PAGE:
Answer: The mother retains her rights under IDEA even while the daughter is living somewhere else and they are not in touch. Unless a court intervenes to restrict the mother’s rights (which is extremely unlikely at this point), she remains the mother legally. If the school/district were to give IDEA rights to the grandmother or surrogate parent in the situation as you have described it, the district could be at risk of an administrative complaint or even lawsuit from the mother. Once the student turns 18, the rights transfer to her. Also, if after a reasonable period of time the mother is not responsive to the school’s requests to contact her regarding the student’s IEP, it could become appropriate for the school to appoint a surrogate parent. More details about this issue are available in Surrogate Parents And Unaccompanied Homeless Youth Under The Individuals With Disabilities Education Act.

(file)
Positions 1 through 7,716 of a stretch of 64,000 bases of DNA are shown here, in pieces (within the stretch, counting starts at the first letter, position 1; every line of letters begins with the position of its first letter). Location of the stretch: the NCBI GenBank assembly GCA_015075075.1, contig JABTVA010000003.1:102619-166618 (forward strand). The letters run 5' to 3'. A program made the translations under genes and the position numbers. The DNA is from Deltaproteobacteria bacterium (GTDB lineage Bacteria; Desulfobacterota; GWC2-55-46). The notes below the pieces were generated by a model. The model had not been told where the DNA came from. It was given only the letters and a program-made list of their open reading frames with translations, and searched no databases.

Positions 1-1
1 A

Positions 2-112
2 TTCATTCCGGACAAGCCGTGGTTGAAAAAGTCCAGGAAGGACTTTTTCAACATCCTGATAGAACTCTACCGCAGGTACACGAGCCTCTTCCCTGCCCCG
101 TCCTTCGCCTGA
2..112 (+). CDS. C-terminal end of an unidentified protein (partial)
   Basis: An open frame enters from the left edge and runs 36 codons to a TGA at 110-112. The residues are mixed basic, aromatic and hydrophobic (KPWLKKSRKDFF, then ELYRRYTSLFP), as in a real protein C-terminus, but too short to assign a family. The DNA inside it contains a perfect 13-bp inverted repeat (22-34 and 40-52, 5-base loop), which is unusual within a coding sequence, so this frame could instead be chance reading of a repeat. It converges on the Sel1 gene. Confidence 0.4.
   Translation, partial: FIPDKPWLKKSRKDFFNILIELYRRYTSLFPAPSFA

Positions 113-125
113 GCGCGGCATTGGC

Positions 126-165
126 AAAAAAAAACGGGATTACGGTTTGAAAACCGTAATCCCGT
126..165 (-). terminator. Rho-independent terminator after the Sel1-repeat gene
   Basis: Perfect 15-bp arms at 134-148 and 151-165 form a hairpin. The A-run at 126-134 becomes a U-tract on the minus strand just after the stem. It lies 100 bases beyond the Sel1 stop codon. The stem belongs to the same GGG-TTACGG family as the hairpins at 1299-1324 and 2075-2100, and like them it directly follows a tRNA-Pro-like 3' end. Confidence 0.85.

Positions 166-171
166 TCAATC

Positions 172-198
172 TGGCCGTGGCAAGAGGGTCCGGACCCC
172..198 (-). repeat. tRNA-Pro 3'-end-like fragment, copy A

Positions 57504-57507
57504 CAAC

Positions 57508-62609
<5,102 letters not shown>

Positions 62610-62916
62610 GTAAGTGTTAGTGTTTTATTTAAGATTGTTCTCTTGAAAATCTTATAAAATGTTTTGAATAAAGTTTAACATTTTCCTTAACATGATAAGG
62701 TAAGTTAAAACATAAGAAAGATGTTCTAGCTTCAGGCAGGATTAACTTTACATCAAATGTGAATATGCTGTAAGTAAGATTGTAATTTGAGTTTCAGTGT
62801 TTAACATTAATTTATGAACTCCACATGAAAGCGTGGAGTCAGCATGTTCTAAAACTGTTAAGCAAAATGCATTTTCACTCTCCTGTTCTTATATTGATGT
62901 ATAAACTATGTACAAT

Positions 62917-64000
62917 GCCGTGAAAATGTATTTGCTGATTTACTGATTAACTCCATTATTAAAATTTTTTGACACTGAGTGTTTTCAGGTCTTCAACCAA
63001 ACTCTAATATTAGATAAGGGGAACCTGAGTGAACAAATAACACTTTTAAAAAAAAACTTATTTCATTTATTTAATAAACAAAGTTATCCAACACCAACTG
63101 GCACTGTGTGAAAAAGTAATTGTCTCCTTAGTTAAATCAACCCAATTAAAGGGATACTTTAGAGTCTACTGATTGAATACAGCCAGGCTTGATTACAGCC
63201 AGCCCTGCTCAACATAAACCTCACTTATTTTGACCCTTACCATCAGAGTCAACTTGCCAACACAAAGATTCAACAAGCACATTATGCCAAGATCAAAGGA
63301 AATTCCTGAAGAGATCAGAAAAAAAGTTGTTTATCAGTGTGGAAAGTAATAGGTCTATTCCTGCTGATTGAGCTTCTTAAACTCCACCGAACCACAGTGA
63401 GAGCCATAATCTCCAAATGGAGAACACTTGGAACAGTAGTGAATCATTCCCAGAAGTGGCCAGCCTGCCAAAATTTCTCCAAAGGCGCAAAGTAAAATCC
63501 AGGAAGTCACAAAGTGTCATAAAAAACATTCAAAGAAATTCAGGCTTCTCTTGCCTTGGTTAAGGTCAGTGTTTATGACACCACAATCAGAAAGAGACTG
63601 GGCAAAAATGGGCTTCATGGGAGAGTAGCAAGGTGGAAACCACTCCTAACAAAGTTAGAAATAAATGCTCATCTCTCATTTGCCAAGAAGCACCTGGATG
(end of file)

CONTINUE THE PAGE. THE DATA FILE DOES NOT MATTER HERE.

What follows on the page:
A homeless unaccompanied youth who receives special education services is residing with her grandmother. The parent does not want the grandmother to make any educational decisions, but the school does not think the parent is the best decision maker, since she has no communication at all with the student. I want to make sure we are following the student and parental rights as outlined in McKinney-Vento as well as the IDEA.
Mar 24, 2017 | Q and A